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Minorities Report 

The black and gay come out to play in a weeklong celebration.

Some black, gay, and proud folks  (plus an alien - friend) come out to play this week.
  • Some black, gay, and proud folks (plus an alien friend) come out to play this week.
During happy hour at Hamilton's on Playhouse Square, André Simmons sips his martini, takes a drag from his Camel, and motions to three buddies to join in the conversation at the sleek, mahogany bar. "See all of us?" he asks as he makes a sweeping motion with his hand. "We're black, and we're gay. And we're not ashamed to say it."

Like his gay friends, Simmons doesn't hide his sexual orientation, especially from his parents and eight siblings in his native Tennessee. Since his straight twin brother is in town this week, Simmons will take him to the weeklong Black, Gay & Proud Celebration that's being trumpeted as one of only a few black-pride celebrations in the country to span a full week. "I have no secrets," says Simmons. "If you don't like who I am -- whether I'm black and/or gay -- there are plenty of other folk who do."

In bars, colleges, and churches around Cleveland, more than 1,000 gay African Americans will toast their same-sex lifestyle at a variety of events. It starts with an opening reception (6 to 9 p.m. Monday in Hovorka Auditorium at Case Western Reserve University, 2080 Adelbert Road), followed by premiere movie screenings of Black, Gay & Proud in Cleveland and Black Aura of a Dark Angel (6 to 9:30 p.m. Tuesday at Case's Mandel School of Applied Social Sciences, 11235 Bellflower Road). The next night, the party moves downtown for Harlem Nights, a fashion show and concert starring the Dark Divas of Drag and Sophisticated Gents of Song. (7 p.m. to midnight Wednesday at Sharp's Night Out, 4059 St. Clair Avenue; $5.)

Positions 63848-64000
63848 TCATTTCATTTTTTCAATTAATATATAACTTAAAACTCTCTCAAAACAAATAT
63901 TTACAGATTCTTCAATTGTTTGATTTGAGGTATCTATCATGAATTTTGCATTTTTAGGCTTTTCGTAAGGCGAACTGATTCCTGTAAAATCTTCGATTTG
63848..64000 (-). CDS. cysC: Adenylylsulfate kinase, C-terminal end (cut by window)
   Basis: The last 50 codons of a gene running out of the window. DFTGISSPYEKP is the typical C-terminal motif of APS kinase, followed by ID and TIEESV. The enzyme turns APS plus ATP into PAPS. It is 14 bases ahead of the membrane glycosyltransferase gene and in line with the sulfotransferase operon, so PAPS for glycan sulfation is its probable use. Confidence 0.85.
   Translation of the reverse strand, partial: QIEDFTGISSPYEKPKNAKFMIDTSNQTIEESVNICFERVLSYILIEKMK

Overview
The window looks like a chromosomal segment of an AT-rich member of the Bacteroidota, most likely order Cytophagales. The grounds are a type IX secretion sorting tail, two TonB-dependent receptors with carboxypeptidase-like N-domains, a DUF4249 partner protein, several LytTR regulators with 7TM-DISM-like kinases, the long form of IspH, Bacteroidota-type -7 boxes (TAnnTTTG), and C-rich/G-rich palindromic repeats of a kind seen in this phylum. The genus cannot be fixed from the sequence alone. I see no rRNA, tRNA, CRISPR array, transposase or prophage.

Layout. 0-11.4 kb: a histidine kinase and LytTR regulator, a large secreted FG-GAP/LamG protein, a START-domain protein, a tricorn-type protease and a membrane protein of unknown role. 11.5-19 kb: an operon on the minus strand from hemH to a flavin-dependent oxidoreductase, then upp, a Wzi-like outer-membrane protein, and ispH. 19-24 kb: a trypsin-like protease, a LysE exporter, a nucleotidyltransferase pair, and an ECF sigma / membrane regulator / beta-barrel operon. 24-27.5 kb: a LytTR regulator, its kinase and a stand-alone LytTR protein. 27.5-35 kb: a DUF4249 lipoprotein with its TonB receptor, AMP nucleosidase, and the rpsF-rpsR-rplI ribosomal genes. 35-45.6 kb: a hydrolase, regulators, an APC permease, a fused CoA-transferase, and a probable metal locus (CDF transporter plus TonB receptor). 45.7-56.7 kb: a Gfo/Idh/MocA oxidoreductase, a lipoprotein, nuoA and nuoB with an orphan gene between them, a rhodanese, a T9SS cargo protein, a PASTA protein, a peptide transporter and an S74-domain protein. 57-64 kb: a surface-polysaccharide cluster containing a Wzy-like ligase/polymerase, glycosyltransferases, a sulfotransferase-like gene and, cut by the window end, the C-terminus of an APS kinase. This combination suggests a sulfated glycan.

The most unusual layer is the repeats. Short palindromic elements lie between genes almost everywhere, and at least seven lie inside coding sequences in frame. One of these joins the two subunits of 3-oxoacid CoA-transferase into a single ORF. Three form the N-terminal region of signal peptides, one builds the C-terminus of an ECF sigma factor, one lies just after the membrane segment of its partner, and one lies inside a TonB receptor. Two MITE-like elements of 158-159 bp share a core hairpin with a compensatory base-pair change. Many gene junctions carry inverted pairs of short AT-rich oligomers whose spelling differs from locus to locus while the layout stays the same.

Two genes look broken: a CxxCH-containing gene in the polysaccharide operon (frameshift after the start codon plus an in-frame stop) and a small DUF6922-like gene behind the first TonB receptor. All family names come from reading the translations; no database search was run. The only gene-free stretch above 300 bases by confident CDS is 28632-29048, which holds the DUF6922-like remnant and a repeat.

Thursday night's celebration is divided into two parts, beginning with an Art Explosion of African American and "same-gender-loving works of arts and artists," (6 to 9 p.m. Thursday, August 4, at the Wyndham Hotel, 1260 Euclid Avenue) before a "post-explosion" reception (9 p.m. to 2 a.m. at Hamilton's, 1413 Euclid Avenue.) And to ring in the weekend, everyone dresses in crimson for the Red Hott Affair, a sit-down dinner with an open bar and music by Bud McFarland (8 p.m. to 1 a.m. Friday, August 5, at Casa di Borally, 27227 Chardon Road in Richmond Heights; $25).

The talk turns serious the following afternoon at "It's a She Thang," a town-hall meeting with panelists Donna Payne of the Human Rights Campaign and Gail McWilliams of the National Organization of Women (noon to 5 p.m. Saturday, August 6, at Ford Auditorium, 11100 Euclid Avenue.) That night, the dress code switches to ivory for White Fantasia, with dinner, dancing, and music by Terisa Griffin and G-Spot (9 p.m. to 2 a.m. at HealthSpace Cleveland, 8911 Euclid Avenue; $40 at the door or $30 in advance).

The week comes to a close with a Raise-the-Roof gospel service and breakfast (9:30 to 10:45 a.m. Sunday, August 7, at Archwood United Church of Christ, 2800 Archwood Avenue), topped off with a closing party (9 p.m. to 2:30 a.m. at Club 2527, 2527 West 25th Street). "Black folk know how to get our groove on," laughs Simmons. "We're here, we're queer, we're black, and we're back."

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